Intel Xeon DP/MP (Paxville) processors
Introduction: October 2005
The Xeon brand refers to many families of Intel's x86 multiprocessing CPUs - for dual-processor (DP) and multi-processor (MP) configuration on a single motherboard targeted at non-consumer markets of server and workstation computers, and also at blade servers and embedded systems. The Xeon brand has been maintained over several generations of x86 and x86-64 processors. Older models added the Xeon moniker to the end of the name of their corresponding desktop processor, but more recent models used the name Xeon on its own. The Xeon CPUs generally have more cache than their desktop counterparts in addition to multiprocessing capabilities. Intel's (non-x86) IA-64 processors are called Itanium, not Xeon.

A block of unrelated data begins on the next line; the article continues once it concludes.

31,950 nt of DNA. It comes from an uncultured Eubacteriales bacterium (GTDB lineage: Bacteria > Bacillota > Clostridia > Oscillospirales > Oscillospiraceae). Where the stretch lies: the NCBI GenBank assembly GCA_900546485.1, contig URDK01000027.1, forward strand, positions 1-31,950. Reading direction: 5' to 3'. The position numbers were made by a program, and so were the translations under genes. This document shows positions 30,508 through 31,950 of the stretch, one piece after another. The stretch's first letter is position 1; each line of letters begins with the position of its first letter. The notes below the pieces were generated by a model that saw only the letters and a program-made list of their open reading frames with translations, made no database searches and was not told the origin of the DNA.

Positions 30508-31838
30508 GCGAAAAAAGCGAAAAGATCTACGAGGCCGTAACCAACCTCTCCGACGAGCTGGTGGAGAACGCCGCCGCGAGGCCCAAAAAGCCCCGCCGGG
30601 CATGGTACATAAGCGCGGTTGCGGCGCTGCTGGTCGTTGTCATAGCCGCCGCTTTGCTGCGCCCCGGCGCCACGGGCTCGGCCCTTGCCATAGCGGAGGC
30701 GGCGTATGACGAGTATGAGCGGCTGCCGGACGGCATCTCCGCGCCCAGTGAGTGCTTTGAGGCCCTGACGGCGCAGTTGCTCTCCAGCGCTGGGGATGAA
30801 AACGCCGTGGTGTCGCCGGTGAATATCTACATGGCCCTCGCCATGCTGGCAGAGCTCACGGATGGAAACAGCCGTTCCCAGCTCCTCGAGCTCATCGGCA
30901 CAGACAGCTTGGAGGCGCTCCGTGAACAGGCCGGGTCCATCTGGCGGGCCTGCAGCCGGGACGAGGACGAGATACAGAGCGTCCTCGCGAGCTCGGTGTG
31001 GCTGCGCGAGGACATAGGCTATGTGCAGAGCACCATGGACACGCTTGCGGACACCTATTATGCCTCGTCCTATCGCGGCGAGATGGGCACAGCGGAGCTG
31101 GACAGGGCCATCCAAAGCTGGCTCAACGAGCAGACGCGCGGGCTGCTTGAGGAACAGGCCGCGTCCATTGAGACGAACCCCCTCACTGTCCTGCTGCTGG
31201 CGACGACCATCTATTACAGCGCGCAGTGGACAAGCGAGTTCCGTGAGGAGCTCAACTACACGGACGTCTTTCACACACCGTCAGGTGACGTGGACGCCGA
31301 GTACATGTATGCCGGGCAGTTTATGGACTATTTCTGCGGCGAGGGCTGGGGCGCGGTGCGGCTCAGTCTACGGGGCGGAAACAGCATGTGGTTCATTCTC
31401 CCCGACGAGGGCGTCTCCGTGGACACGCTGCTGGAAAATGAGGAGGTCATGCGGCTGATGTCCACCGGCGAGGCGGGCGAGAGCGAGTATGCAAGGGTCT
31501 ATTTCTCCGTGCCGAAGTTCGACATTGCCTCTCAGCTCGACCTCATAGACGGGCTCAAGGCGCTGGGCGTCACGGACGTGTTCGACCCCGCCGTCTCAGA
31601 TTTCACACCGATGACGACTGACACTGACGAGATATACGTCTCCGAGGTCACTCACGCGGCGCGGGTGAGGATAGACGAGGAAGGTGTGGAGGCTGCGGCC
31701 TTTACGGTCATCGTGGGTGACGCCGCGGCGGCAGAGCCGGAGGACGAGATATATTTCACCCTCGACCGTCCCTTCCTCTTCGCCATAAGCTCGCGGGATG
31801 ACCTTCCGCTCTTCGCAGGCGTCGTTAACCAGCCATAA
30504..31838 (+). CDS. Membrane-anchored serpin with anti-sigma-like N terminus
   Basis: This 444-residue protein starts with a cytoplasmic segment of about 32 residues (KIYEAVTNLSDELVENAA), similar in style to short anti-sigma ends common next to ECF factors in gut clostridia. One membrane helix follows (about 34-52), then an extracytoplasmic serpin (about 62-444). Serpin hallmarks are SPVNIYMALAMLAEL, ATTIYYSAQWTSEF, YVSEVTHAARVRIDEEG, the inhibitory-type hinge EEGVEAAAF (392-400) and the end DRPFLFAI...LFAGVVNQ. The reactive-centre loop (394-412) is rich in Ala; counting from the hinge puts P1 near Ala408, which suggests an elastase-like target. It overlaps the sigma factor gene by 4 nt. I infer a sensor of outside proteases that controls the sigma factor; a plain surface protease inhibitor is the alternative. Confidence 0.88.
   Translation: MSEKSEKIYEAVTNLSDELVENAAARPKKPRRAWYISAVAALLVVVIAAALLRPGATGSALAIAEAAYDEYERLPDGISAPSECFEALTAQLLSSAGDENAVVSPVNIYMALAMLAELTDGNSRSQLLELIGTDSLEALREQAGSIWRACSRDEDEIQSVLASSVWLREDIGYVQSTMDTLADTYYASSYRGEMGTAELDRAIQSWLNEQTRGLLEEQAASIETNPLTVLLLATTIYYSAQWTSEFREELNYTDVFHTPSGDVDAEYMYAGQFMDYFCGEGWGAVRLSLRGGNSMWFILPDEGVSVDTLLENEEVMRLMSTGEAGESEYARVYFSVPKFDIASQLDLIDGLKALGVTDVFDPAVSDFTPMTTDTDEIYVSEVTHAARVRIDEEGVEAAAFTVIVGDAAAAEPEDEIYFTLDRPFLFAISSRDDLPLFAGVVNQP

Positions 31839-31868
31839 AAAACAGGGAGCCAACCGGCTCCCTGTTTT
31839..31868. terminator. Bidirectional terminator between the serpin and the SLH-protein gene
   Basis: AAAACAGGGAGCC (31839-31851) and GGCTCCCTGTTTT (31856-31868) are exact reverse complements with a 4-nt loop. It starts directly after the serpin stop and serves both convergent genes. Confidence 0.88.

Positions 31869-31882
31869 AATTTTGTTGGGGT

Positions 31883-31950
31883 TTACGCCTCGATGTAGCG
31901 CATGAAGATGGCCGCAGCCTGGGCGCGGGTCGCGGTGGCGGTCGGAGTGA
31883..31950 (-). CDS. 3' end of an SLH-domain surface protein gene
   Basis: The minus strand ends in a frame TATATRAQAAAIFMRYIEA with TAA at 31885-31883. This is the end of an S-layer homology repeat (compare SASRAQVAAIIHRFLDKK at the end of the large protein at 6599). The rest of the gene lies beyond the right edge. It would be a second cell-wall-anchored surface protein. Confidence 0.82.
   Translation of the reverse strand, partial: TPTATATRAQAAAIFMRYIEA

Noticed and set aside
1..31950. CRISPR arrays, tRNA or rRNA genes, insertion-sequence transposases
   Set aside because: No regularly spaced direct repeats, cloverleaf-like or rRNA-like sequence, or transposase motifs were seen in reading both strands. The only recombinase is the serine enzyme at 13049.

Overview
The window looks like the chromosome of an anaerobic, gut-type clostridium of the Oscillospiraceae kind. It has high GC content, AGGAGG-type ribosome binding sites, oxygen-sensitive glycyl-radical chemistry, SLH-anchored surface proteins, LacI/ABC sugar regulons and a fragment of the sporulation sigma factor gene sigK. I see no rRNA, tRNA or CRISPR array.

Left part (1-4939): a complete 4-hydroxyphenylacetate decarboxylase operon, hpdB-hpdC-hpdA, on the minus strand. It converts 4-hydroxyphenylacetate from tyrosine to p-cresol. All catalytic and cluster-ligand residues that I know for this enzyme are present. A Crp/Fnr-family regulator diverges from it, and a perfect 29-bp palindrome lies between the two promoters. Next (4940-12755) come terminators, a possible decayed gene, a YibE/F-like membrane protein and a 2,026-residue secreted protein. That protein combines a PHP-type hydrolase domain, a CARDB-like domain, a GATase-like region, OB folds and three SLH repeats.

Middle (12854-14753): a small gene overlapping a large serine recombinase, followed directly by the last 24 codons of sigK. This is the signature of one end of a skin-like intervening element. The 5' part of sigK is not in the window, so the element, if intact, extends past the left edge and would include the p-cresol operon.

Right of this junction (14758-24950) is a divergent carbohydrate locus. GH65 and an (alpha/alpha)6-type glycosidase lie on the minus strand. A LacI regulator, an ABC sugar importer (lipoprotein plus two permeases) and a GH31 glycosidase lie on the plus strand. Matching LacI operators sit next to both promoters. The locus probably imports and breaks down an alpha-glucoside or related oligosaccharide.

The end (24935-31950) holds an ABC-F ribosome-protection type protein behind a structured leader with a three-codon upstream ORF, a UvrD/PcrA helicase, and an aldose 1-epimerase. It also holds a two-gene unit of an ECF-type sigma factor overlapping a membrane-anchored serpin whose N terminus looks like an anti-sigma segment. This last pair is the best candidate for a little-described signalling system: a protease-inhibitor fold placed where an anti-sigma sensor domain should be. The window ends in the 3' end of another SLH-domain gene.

The Paxville core
The first dual-core CPU branded Xeon, codenamed Paxville DP, product code 80551, was released by Intel on 10 October 2005. Paxville DP had NetBurst architecture, and was a dual-core equivalent of the single-core Irwindale (related to the Pentium D branded "Smithfield") with 4MB of L2 Cache (2MB per core). The only one Paxville DP model released ran at 2.8GHz, featured an 800MT/s front side bus, and was produced using a 90 nm process.
An MP-capable version of Paxville DP, codenamed Paxville MP, product code 80560, was released on 1 November 2005. There were two versions: one with 2MB of L2 Cache (1MB per core), and one with 4MB of L2 (2MB per core). Paxville MP, called the dual-core Xeon 7000-series, was produced using a 90 nm process. Paxville MP clock ranges between 2.67 and 3.0GHz (model numbers 7020-7041), with some models having a 667MT/s FSB, and others having an 800MT/s FSB.
Source: Wikipedia, the free encyclopedia.